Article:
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A Letter Containing Ricin Directed to the White House Apprehended at a Screening Point

A Canadian suspected of sending a poisoned envelope to the White House has been apprehended at the New York-Canada border.

The suspect was arrested on Sunday evening for attempting to cause harm using a toxin called ricin.

U.S. law enforcement officials believe the letter was mailed somewhere in Canada. The envelope containing the poison had a partial stamp from Montreal. The FBI confirmed the arrest of an individual suspected of sending the letter and added that investigation is going on. Though the incident dramatic, it isn’t the first time attempted ricin poisoning has been reported. It is not the first time poison has been mailed to the U.S. President.

What is ricin?

Ricin is a naturally occurring poison. It is obtained from castor bean as a byproduct after the oil has been extracted. According to the U.S. Center for Disease Control and Prevention (CDC), it is challenging to come across ricin. The poison is obtained through a deliberate act to harm people.

The CDC website state that ricin can take the form of a powder, mist, or pellet, which can dissolve in water. The ability to dissolve in water makes it dangerous. The poison kills within a span of 36 to 72 hours, depending on the level of exposure.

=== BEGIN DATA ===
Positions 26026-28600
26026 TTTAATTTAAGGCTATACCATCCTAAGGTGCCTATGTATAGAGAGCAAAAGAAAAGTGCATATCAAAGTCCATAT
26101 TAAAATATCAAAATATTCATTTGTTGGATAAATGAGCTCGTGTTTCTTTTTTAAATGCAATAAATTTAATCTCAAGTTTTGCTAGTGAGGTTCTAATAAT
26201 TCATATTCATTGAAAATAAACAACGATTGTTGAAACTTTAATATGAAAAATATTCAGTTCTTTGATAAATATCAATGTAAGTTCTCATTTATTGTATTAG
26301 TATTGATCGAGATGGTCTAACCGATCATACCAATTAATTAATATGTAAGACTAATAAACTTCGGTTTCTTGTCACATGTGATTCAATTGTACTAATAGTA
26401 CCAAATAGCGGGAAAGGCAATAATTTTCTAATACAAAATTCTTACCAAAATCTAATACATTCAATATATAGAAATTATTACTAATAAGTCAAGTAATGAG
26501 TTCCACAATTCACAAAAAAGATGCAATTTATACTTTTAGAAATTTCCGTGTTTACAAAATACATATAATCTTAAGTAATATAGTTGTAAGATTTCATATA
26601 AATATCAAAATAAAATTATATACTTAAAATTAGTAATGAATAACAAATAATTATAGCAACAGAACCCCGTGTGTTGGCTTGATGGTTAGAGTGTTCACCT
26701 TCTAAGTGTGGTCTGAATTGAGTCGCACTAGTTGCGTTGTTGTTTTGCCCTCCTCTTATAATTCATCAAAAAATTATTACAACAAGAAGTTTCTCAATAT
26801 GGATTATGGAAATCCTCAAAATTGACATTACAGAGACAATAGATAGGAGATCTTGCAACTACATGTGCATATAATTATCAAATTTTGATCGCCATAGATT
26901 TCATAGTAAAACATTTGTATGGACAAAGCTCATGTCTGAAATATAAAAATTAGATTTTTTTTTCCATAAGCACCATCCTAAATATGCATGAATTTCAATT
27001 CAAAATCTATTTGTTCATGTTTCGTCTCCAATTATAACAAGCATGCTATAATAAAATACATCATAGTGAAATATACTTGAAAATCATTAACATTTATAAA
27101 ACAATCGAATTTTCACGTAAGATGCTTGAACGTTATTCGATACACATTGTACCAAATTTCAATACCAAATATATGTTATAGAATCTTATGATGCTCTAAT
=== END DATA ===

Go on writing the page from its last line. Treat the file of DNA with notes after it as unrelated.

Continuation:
Although the poison doesn’t kill instantly, it’s gruesome, given that it has no antidote. When inhaled, symptoms such as nausea, heavy sweating, and breathing complications begin four hours after contact. When ingested, signs such as vomiting, diarrhea may be experienced.

According to Dr. Amesh Adalia, Johns Hopkins Center for Health Security, the use of ricin is considered as bioterrorism since it has no antidote. Substances that are quickly neutralized won’t be attractive for people trying to cause harm.

Earlier Ricin Use

In 2013, there were two attempts to send letters to then U.S. President Barack Obama. In the same year, a similar letter addressed to the Mississippi Republican Senator Roger Wicker was intercepted. Another letter was sent to a Mississippi judge who, despite receiving it, was unharmed. Following a massive investigation, James Everett Dutschke was arrested and given a 25 years sentence.

Source: https://www.ctvnews.ca/canada/what-is-ricin-and-how-dangerous-is-it-a-look-at-the-poison-sent-to-the-white-house-1.5112937

About the author

Stewart Muir

Stewart Muir

Stewart Muir is an experienced reporter in the field of nature, natural resources and arts. His hobby is watercolor painting and both professional and hobby-wise he is an expert.

He can be reached out at: muir.stewart@blog.ca

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